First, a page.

Finally, although this article is not focused on the changes in the international tax arena it is important to note that they are numerous and significant. The remainder of this article highlights a few key changes and their impact on valuations of legal entities and intangible property.3
Repatriation Toll Charge
The overarching theme in the international tax arena is the sea change from a system of worldwide taxation towards a territorial system. As a transition to the new system, the Act imposes a mandatory tax on post-1986 accumulated foreign earnings and profits (E&P). Foreign earnings held in cash or cash equivalents are taxed one time at a 15.5 percent rate, and accumulated foreign earnings held in illiquid assets are taxed at 8 percent. This tax is mandatory, regardless of whether cash or other property is distributed to a U.S. parent entity. Taxpayers have the option to pay this tax over an eight-year period.
Once this tax is paid on foreign E&P, companies will be allowed to take a 100 percent tax deduction for the foreign source portion of dividends received, meaning that they will be able to distribute cash back to the U.S. essentially tax free. In performing valuations of U.S.-domiciled legal entities, the transition tax payment will need to be factored in and should be treated as a non-equity claim. All future repatriation of cash and other property to the U.S. can be made on a tax-free basis.
Definition of Intangible Property
The Act expands the definition of intangible property to include goodwill, going concern value, and workforce in place. This definition of intangibles has important repercussions for valuations of intangibles being transferred out or into a U.S. entity. Under this definition, virtually everything of value will be subject to taxation when moving IP cross border, with a few exceptions.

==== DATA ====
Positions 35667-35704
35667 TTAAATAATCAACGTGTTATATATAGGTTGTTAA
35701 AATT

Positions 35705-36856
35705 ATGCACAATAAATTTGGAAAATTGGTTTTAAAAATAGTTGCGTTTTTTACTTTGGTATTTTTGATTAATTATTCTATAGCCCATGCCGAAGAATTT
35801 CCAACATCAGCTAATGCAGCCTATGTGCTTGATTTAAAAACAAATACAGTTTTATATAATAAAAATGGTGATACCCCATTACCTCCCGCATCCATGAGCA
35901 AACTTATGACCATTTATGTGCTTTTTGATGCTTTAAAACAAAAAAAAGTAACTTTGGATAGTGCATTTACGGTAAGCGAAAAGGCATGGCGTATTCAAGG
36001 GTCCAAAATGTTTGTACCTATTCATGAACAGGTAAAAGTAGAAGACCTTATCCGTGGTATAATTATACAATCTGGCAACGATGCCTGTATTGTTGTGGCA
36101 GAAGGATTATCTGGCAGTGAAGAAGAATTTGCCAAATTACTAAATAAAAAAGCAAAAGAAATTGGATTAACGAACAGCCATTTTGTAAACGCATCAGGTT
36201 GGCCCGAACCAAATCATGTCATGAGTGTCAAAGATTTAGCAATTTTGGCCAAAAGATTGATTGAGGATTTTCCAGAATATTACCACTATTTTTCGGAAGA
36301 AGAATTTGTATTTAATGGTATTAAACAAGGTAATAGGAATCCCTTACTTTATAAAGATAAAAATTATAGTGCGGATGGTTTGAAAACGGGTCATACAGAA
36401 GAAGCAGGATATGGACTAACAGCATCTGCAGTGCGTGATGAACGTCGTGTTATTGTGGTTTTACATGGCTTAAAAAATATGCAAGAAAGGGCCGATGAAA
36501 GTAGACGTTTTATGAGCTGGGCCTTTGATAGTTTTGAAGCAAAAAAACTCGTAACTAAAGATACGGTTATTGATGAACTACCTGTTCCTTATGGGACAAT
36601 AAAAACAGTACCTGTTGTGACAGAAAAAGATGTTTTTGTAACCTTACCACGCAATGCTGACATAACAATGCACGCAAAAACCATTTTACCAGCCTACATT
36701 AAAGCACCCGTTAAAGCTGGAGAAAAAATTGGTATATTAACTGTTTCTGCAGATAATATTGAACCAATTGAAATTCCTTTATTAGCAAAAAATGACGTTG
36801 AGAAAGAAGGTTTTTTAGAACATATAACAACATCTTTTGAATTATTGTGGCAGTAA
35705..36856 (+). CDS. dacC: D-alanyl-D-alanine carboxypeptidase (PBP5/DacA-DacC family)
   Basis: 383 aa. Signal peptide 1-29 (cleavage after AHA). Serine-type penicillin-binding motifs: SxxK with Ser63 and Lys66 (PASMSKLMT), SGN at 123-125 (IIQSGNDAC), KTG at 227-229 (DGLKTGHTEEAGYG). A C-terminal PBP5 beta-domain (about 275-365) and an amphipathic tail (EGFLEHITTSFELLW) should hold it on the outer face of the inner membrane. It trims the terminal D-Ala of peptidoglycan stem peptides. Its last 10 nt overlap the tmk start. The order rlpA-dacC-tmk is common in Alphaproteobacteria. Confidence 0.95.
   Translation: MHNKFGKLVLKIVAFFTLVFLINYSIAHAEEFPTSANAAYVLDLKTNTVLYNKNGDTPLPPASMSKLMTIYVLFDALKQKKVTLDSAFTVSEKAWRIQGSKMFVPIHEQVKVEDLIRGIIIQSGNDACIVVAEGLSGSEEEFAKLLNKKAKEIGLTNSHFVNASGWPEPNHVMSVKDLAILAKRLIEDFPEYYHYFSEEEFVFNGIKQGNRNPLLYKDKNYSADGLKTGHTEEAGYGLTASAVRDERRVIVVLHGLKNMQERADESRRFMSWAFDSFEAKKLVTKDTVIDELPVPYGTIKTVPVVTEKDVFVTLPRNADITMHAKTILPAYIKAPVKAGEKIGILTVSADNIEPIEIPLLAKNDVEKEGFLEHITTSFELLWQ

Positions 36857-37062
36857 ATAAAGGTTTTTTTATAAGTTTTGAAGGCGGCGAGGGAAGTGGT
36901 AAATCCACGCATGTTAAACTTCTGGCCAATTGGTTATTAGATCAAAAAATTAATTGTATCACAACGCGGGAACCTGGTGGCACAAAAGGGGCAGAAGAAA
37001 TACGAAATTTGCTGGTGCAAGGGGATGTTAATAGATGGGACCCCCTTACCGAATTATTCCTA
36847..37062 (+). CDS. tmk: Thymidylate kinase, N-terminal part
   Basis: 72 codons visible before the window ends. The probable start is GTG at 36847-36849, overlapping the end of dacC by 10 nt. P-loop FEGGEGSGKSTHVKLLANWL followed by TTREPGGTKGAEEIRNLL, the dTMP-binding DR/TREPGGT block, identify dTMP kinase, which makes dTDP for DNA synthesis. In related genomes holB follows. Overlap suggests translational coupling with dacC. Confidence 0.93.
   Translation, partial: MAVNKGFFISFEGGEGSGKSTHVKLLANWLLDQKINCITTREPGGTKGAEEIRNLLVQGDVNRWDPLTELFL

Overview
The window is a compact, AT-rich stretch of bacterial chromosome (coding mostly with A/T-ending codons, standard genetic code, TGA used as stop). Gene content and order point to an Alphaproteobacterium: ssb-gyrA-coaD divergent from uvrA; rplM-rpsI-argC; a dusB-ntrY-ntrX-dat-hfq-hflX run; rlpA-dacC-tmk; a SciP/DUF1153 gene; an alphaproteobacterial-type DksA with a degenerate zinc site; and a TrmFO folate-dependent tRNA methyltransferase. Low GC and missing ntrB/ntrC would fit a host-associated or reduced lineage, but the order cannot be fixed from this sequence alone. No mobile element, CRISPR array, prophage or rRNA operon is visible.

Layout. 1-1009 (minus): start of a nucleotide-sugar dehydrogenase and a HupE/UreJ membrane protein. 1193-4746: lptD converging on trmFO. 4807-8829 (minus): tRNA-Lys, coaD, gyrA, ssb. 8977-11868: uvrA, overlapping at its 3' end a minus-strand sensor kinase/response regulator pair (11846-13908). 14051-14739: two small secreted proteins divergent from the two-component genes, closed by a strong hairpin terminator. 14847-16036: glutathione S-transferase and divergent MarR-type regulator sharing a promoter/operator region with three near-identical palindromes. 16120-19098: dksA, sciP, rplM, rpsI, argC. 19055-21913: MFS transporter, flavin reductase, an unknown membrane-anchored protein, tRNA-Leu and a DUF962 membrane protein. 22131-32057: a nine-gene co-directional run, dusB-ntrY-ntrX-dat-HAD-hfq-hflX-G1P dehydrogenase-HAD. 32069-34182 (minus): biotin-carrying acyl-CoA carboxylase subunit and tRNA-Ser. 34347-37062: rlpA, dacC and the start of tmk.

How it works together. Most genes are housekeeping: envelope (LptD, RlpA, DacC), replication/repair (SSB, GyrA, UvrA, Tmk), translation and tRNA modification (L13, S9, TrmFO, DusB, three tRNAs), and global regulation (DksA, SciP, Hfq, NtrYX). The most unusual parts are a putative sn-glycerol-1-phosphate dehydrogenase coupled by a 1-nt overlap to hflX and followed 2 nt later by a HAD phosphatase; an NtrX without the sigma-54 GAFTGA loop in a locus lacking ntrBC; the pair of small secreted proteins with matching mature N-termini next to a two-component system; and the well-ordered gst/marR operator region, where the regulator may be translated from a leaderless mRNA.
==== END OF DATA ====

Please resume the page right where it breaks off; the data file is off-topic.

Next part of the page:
Tax on Global Intangible Low-Taxed Income
The Act introduces taxation of a portion of global intangible low-taxed income (“GILTI”), with a reduction for foreign-derived intangible income (“FDII”). This complex provision may have an impact on the appropriate effective tax rate to be used in the valuation of a U.S. legal entity or corporation that has GILTI.
Base Erosion and Anti-Abuse Tax
The Act imposes a minimum base erosion and anti-abuse tax (“BEAT”) on companies of a certain size. This minimum tax could yield significant additional taxes for companies which make certain types of outbound payments (including royalties, service charges and interest payments) to related parties that exceed a threshold “base erosion percentage” of deductions. As is the case with the ILTI tax, it is important to consider the incremental taxes to be borne by an entity that is either domiciled in the U.S., or that has “checked the box” to be treated as a U.S. entity for tax purposes. The imposition of either the BEAT or GILTI tax would likely result in the consolidated U.S. tax group having an effective federal tax rate that differs from the new statutory rate of 21 percent.
Interest Expense Apportionment